Second-Hand Smoke Does It Again
Past studies have shown that women smokers have a higher risk of cervical cancer. Now, new research shows that second-hand smoke may damage cells in a woman's cervix, increasing her risk of cervical cancer.
Knowing the Heart's Rhythms
Monitoring the heart rate of a fetus may reduce the risk of death among infants, according to new research.
Hang in There a Little Longer, It's Worth It
Preterm birth prevention clinics are effective at both increasing the number of full term births and reducing health complications among newborns, according to new research.
Folate Ain't Helping
According to a new study, folate may not protect against premature birth, as was previously thought.
Mature Lungs of the Premature
Babies born prematurely face an increased risk of many health complications, including death. Even if a newborn's lungs are fully developed, the increased risk of death remains, according to a new study.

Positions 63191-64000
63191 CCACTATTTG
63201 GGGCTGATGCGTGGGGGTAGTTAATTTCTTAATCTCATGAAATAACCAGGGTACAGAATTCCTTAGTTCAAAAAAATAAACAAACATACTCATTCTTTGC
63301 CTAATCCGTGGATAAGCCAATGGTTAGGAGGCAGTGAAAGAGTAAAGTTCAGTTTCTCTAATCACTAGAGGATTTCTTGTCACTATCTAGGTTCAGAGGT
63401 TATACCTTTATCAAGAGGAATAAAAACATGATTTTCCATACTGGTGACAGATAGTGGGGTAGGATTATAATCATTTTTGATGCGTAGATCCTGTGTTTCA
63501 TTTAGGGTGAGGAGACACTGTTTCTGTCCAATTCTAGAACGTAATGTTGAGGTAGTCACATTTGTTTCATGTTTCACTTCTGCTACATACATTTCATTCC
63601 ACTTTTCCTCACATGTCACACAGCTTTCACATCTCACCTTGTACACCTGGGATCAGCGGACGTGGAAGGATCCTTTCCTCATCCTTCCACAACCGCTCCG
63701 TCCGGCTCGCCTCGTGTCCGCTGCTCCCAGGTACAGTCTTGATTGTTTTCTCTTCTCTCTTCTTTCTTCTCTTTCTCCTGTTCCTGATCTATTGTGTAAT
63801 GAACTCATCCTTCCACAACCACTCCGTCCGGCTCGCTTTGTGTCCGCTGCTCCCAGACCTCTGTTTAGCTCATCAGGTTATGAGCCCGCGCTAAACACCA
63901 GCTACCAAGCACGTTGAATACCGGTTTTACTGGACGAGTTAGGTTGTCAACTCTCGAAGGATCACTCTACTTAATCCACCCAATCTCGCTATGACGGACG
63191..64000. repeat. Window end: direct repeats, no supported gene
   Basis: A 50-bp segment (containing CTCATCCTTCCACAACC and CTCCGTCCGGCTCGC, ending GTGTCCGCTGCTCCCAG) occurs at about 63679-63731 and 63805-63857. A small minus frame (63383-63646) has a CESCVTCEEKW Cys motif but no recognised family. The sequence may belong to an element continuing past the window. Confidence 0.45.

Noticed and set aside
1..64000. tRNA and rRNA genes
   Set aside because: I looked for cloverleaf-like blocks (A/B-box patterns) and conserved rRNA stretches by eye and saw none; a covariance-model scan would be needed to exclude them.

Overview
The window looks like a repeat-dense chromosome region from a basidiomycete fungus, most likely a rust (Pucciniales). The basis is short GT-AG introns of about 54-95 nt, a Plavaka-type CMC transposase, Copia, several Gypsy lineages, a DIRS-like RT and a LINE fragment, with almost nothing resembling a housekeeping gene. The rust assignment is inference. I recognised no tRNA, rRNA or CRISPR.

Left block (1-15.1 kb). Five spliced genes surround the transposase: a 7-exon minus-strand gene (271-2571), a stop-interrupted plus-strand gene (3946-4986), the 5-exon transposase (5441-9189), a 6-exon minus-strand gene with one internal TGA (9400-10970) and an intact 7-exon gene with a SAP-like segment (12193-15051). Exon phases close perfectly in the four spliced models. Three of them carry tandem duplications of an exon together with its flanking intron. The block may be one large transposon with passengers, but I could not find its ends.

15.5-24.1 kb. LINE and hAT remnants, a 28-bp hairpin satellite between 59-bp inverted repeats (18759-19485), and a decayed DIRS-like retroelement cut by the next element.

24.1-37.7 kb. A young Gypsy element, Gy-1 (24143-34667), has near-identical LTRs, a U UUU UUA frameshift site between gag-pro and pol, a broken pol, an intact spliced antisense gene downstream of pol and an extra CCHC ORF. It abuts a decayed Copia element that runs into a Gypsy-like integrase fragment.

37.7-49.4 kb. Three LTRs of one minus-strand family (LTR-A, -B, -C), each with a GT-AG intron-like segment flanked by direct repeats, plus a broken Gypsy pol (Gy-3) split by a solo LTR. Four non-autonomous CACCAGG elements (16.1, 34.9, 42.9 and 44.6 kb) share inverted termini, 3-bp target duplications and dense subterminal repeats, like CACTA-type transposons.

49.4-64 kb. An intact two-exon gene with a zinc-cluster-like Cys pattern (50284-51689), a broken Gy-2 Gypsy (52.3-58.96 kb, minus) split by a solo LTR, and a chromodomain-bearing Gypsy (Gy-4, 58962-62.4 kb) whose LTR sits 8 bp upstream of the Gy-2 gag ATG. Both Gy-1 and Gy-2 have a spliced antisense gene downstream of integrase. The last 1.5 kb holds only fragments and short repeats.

Magnesium Sulfate: A Better Buffer?
The use of magnesium sulfate (Mg) in rats was shown to significantly reduce neonatal brain injury associated with maternal inflammation or maternal infection.
Preventing Preterm Birth
Two new studies show how progesterone treatments and oral hygiene help to prevent preterm birth.
Pressure to Get the Lead Out
Even the smallest quantities of lead can affect the blood pressure of a pregnant woman, according to a recent study from researchers at the Johns Hopkins Hospital.
Paternal Cancer May Influence Congenital Birth Abnormalities
A new study finds offspring from male cancer survivors face a slight increase in major congenital birth abnormalities compared to offspring from fathers with no history of cancer.
Immigrant Women Less Likely to Have Cervical Cancer Screenings
Canadian immigrant women are screened less often for cervical cancer than native-born Canadian women, according to a new study from St. Michael's Hospital.